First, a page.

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Offline gcclarke

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Re: Dress and Deportment
« Reply #230 on: July 21, 2019, 10:06:59 »
Sure, it might be useful in basic training, in order to give them... something that you can yell at them about. But there's a lot of things we do on basic training that we don't ever touch again once they graduate basic training, or perhaps never touch again once they're done their basic occupational training.

Why not make drill one of them?
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Offline Eye In The Sky

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Re: Dress and Deportment
« Reply #231 on: July 21, 2019, 10:10:09 »
Sure, it might be useful in basic training, in order to give them... something that you can yell at them about. But there's a lot of things we do on basic training that we don't ever touch again once they graduate basic training, or perhaps never touch again once they're done their basic occupational training.

Why not make drill one of them?

Because drill is part of being in the military.  The best place to teach it is basic, because it teaches more than just to "move on the 1, pause on the 2-3s".  It is a cheap effective way to start to teach things like discipline, attention to details, etc to NCM and Officer recruits.

Have you ever, even for a day or a week, taught recruits right off the street?? 
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Offline Hamish Seggie

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Re: Dress and Deportment
« Reply #232 on: July 21, 2019, 10:37:09 »
🤦‍♂️ The best way for a group to move from point A to point B is en masse. Doing drill. Not looking unorganized and like amateurs. I wanted to avoid saying this but if you don’t want to do drill or object to it vehemently then find another line of work.
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Re: Dress and Deportment
« Reply #233 on: July 21, 2019, 10:38:37 »
C'mon people, it's not the 17th century anymore. You don't conduct warfare by lining people up on the battlefield and moving towards the enemy in unison. Drill had it's time and its place as an actual useful skill, but that was then, this is now. It serves nothing more than a purely ceremonial function. Pomp and circumstance doesn't win wars.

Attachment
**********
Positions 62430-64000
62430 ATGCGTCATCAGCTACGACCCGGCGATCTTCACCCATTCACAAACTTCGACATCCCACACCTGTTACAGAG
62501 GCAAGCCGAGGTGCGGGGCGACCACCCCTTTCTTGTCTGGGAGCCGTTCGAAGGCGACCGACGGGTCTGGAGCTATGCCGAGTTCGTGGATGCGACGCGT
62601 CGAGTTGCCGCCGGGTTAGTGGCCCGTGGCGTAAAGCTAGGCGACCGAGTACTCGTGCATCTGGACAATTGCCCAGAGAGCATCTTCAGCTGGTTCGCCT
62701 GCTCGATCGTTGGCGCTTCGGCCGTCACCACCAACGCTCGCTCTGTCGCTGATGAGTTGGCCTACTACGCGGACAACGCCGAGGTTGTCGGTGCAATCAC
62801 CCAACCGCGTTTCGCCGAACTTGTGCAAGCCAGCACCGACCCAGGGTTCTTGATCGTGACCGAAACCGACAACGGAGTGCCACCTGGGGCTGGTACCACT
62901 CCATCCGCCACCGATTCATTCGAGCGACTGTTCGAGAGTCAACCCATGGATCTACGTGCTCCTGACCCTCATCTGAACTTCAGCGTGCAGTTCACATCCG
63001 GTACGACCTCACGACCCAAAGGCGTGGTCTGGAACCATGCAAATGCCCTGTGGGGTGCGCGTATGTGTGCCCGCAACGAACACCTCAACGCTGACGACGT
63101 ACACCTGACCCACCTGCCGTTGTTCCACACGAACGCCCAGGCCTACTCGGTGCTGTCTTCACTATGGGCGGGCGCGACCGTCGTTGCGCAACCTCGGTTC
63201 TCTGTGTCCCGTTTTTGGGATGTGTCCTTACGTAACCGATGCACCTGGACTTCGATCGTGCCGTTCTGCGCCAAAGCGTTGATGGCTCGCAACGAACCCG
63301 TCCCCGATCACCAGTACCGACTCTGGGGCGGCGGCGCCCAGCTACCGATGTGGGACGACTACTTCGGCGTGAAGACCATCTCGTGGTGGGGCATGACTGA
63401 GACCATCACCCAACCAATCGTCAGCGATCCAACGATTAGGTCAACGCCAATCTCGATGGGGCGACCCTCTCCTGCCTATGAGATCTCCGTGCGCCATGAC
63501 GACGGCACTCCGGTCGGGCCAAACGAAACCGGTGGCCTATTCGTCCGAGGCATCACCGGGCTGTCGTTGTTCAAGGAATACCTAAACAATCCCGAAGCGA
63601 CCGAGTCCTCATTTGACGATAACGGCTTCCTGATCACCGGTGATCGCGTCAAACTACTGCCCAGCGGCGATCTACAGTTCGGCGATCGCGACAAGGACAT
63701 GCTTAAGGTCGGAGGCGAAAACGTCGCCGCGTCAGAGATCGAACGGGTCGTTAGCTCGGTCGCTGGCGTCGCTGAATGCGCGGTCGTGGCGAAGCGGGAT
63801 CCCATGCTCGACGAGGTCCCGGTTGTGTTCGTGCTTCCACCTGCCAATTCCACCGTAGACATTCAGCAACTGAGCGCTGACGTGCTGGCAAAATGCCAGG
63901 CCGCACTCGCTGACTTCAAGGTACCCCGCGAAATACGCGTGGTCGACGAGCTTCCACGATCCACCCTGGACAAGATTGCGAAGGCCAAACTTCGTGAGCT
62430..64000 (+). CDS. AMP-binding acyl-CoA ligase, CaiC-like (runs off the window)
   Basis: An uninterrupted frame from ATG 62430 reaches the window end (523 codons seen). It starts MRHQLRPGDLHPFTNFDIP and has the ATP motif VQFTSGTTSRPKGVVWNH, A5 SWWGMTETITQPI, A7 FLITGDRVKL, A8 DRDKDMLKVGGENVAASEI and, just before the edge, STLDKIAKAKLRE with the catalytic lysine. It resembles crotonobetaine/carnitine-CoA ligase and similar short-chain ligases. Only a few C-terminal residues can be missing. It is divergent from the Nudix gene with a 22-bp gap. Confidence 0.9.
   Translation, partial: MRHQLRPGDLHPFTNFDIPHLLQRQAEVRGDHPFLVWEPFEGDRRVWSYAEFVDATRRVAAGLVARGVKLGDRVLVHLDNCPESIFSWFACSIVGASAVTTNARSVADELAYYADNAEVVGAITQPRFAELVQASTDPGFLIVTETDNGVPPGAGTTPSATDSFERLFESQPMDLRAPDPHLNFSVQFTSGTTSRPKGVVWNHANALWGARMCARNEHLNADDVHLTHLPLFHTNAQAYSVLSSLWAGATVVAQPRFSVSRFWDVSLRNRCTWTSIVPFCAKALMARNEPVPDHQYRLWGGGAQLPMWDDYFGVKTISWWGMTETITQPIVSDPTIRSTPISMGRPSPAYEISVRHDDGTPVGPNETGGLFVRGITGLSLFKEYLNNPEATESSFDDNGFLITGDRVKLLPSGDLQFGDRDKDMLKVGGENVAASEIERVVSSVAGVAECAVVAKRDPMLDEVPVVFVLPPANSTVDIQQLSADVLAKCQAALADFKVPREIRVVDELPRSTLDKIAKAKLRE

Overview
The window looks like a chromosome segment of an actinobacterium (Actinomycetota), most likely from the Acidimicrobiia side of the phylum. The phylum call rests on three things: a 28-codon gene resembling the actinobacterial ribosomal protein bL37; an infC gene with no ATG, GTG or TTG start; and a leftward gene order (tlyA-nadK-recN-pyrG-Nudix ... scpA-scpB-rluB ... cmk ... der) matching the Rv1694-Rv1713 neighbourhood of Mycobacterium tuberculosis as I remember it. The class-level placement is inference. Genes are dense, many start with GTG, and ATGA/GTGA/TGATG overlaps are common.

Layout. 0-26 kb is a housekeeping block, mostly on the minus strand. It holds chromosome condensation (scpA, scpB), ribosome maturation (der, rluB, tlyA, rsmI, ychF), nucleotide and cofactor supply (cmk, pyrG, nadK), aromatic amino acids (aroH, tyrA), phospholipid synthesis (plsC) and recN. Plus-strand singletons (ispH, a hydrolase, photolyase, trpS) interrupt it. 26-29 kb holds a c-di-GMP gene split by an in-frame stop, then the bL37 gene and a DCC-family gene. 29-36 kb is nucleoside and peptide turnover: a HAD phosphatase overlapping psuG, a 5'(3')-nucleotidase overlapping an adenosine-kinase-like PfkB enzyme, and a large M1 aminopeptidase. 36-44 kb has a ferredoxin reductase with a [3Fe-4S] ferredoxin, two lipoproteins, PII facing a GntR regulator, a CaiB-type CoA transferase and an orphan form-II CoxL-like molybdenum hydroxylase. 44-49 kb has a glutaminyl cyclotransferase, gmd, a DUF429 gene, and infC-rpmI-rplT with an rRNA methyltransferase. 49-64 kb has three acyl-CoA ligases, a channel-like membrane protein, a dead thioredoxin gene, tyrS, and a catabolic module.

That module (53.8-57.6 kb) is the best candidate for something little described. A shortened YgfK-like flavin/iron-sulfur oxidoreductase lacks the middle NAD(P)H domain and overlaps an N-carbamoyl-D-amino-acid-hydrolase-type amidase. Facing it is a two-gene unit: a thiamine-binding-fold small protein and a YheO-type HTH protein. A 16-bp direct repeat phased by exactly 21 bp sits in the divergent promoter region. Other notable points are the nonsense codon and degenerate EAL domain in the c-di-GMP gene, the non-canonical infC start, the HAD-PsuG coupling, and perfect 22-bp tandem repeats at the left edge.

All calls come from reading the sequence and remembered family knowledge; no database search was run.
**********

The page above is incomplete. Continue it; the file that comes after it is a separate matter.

No, well trained folks who react instinctively  to what they've been taught to do in situations when the pressure is on win wars.
I was a completely uncordinated,  totally insecure,  lump when I hit Cornwallis.  Couldn't/ wouldnt  play sports, or speak up for the life of me.  Drill took me from a bear-walking "WTF is that?" person, to being a confident ,coordinated man, who pretty much never self doubted himself again. I spent most of my career working in various Arty CP's and enjoyed a lifetime of physical activities from what I learned about myself because of drill and/or repetition.
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Re: Dress and Deportment
« Reply #234 on: July 21, 2019, 10:45:49 »
(5) esprit de corps.

Yes. That is what it meant for me.

Drill gave me a sense of pride in myself, and the organization. I am still thankful for what our NCOs taught me. Not just drill, but a lot of things.

Offline ballz

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Re: Dress and Deportment
« Reply #235 on: July 21, 2019, 10:53:28 »
C'mon people, it's not the 17th century anymore. You don't conduct warfare by lining people up on the battlefield and moving towards the enemy in unison. Drill had it's time and its place as an actual useful skill, but that was then, this is now. It serves nothing more than a purely ceremonial function. Pomp and circumstance doesn't win wars.

I find this thread nauseating, but just thought I would point out here in that yes, there is still utility in this. Just two years ago, I was practicing literally drill manouevres, left turns, wheels, and rolls, with a company's worth of LAVs. I used to apply the same thing as a Pl Comd to manouevre dismounted sections and LAVs. Common movement patterns that were deliberately given a distinct name so that in a pinch, you could spit out two words and everyone knew exactly what it meant, what they had to do, etc... instead of trying to explain it over the radio in sentences while there were a million other things going.

I suspect fighter jets must have something similar as they do fly in formations... and if we had any ships I can't imagine they would just be sailing through the ocean without any regard for where everyone else around them was.
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Offline Dimsum

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Re: Dress and Deportment
« Reply #236 on: July 21, 2019, 11:00:33 »
I care about the CAF. It bothers me that we are know as the poorest, fattest, most unprofessional looking military in a first world country.